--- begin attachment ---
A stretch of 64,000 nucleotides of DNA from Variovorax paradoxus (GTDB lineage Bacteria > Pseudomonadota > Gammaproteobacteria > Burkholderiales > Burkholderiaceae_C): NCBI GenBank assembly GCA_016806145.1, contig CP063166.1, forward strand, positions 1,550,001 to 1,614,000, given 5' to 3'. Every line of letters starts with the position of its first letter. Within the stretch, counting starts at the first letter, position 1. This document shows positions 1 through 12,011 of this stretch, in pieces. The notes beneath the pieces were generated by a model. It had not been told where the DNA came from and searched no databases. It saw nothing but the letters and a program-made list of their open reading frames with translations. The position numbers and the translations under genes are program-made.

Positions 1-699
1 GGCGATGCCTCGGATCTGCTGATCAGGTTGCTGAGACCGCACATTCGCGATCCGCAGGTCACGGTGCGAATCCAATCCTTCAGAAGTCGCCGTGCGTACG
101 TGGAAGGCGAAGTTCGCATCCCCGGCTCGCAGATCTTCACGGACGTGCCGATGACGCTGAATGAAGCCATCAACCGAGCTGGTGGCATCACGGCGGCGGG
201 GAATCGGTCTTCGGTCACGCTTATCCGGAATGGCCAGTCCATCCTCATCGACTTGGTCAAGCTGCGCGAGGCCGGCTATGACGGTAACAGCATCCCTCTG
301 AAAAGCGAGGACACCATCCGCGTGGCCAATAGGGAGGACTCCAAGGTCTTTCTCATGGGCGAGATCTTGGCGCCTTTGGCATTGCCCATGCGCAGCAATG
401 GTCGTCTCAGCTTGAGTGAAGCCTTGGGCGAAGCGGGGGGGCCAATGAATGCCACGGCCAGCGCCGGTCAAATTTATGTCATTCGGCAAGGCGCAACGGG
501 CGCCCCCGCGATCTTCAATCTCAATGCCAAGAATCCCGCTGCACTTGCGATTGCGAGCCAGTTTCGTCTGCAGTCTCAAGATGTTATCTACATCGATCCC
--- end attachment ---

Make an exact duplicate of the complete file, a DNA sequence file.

A stretch of 64,000 nucleotides of DNA from Variovorax paradoxus (GTDB lineage Bacteria > Pseudomonadota > Gammaproteobacteria > Burkholderiales > Burkholderiaceae_C): NCBI GenBank assembly GCA_016806145.1, contig CP063166.1, forward strand, positions 1,550,001 to 1,614,000, given 5' to 3'. Every line of letters starts with the position of its first letter. Within the stretch, counting starts at the first letter, position 1. This document shows positions 1 through 12,011 of this stretch, in pieces. The notes beneath the pieces were generated by a model. It had not been told where the DNA came from and searched no databases. It saw nothing but the letters and a program-made list of their open reading frames with translations. The position numbers and the translations under genes are program-made.

Positions 1-699
1 GGCGATGCCTCGGATCTGCTGATCAGGTTGCTGAGACCGCACATTCGCGATCCGCAGGTCACGGTGCGAATCCAATCCTTCAGAAGTCGCCGTGCGTACG
101 TGGAAGGCGAAGTTCGCATCCCCGGCTCGCAGATCTTCACGGACGTGCCGATGACGCTGAATGAAGCCATCAACCGAGCTGGTGGCATCACGGCGGCGGG
201 GAATCGGTCTTCGGTCACGCTTATCCGGAATGGCCAGTCCATCCTCATCGACTTGGTCAAGCTGCGCGAGGCCGGCTATGACGGTAACAGCATCCCTCTG
301 AAAAGCGAGGACACCATCCGCGTGGCCAATAGGGAGGACTCCAAGGTCTTTCTCATGGGCGAGATCTTGGCGCCTTTGGCATTGCCCATGCGCAGCAATG
401 GTCGTCTCAGCTTGAGTGAAGCCTTGGGCGAAGCGGGGGGGCCAATGAATGCCACGGCCAGCGCCGGTCAAATTTATGTCATTCGGCAAGGCGCAACGGG
501 CGCCCCCGCGATCTTCAATCTCAATGCCAAGAATCCCGCTGCACTTGCGATTGCGAGCCAGTTTCGTCTGCAGTCTCAAGATGTTATCTACATCGATCCC